Karl returned to volunteering as an IET Professional Development Accreditation Assessor. Working as part of a panel, he was responsible for assessing training programmes and awarding IET accreditation to those that demonstrated the provision of top-level learning, accompanied by support for professional development and career progression.

It’s a role he continues to enjoy: “I have had quite a varied career. By sharing my own experience, I can help broaden their engineering horizons and highlight potential opportunities.”

In 2014 Karl took things to the next level when he became a member of the IET Professional Development Operations Committee (PDOC), which reports to the IET Registration and Standards Committee. “My role involved visiting companies to assess their graduate and training schemes, to make sure they complied with the requirements of the Engineering Council,” he said.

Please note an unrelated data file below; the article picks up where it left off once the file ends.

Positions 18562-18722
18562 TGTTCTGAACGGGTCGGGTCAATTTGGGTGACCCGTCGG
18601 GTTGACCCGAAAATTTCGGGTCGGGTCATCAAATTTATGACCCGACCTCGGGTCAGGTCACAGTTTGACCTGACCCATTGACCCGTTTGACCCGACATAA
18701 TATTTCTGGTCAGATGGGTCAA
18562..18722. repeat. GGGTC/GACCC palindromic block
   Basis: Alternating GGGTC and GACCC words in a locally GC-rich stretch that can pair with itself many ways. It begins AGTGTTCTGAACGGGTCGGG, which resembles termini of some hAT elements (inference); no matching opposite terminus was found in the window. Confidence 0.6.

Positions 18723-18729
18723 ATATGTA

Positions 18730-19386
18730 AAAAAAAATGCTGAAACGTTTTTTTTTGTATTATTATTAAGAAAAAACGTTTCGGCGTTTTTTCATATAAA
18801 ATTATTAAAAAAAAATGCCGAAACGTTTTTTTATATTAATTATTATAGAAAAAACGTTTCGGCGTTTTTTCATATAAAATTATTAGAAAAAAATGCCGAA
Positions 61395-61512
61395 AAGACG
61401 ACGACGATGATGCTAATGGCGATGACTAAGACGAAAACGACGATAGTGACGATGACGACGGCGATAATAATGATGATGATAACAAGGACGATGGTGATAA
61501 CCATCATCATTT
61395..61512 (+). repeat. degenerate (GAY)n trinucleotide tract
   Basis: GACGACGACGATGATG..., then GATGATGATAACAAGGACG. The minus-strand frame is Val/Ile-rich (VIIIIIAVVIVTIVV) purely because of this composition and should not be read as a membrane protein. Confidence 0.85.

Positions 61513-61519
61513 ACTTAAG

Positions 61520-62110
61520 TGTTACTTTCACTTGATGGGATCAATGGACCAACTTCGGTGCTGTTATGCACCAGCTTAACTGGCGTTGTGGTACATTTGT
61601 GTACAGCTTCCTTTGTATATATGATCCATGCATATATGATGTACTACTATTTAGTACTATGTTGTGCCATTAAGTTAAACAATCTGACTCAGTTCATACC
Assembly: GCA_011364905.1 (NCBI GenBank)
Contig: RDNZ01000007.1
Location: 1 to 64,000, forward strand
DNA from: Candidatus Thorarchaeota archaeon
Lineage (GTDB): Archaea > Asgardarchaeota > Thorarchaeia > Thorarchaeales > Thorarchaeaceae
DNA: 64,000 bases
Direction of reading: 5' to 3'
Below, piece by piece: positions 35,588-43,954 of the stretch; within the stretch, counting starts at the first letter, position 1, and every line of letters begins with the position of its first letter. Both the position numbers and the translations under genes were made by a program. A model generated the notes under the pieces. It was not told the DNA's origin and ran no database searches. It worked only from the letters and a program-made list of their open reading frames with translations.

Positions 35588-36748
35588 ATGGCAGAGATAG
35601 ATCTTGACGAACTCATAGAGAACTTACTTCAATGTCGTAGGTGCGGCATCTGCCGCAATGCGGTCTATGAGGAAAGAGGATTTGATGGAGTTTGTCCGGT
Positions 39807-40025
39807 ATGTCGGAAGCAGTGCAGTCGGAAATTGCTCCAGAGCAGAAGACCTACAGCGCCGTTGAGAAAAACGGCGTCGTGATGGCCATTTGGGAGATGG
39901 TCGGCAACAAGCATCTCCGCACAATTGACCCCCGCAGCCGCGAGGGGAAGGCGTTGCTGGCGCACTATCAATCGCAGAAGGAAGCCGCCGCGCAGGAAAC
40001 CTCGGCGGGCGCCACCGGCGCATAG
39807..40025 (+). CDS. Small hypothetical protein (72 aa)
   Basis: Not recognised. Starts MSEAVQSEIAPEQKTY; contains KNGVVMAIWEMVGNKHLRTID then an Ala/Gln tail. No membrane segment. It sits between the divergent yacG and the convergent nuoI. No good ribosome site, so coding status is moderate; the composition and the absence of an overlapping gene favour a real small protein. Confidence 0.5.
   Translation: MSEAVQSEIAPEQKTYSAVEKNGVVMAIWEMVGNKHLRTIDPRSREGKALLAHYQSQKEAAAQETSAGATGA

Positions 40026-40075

Five years later, he took up a further assessment role: IET Fellowship Assessor. “Two Fellowship panel members and the Chair assess each candidate’s application to check that it meets the necessary criteria. It’s very interesting, especially because it’s not restricted to engineers – it covers all disciplines.”


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Investing time and effort

The IET’s three core values underpin all Karl’s volunteer activities: “Integrity is a big part of it because as volunteers we represent one of the world’s oldest professional institutions. We strive for excellence in everything we do. And teamwork is essential on IET assessment panels – we all rely on each other to make sure we have covered all the bases.”

Karl believes firmly that in life, you don’t get something for nothing: you have to invest time and eort in order to reap rewards.
Future Tech SCI generously gives Karl an additional week’s leave each year to carry out his IET volunteering activities. “On average, I spend around 15 days a year across my various volunteer roles, so the extra ve days from my employer are a big help,” he said. “I make up the difference in the evenings and at weekends. If I’ve used up my allowance, I’ll take annual leave to carry out assessment visits.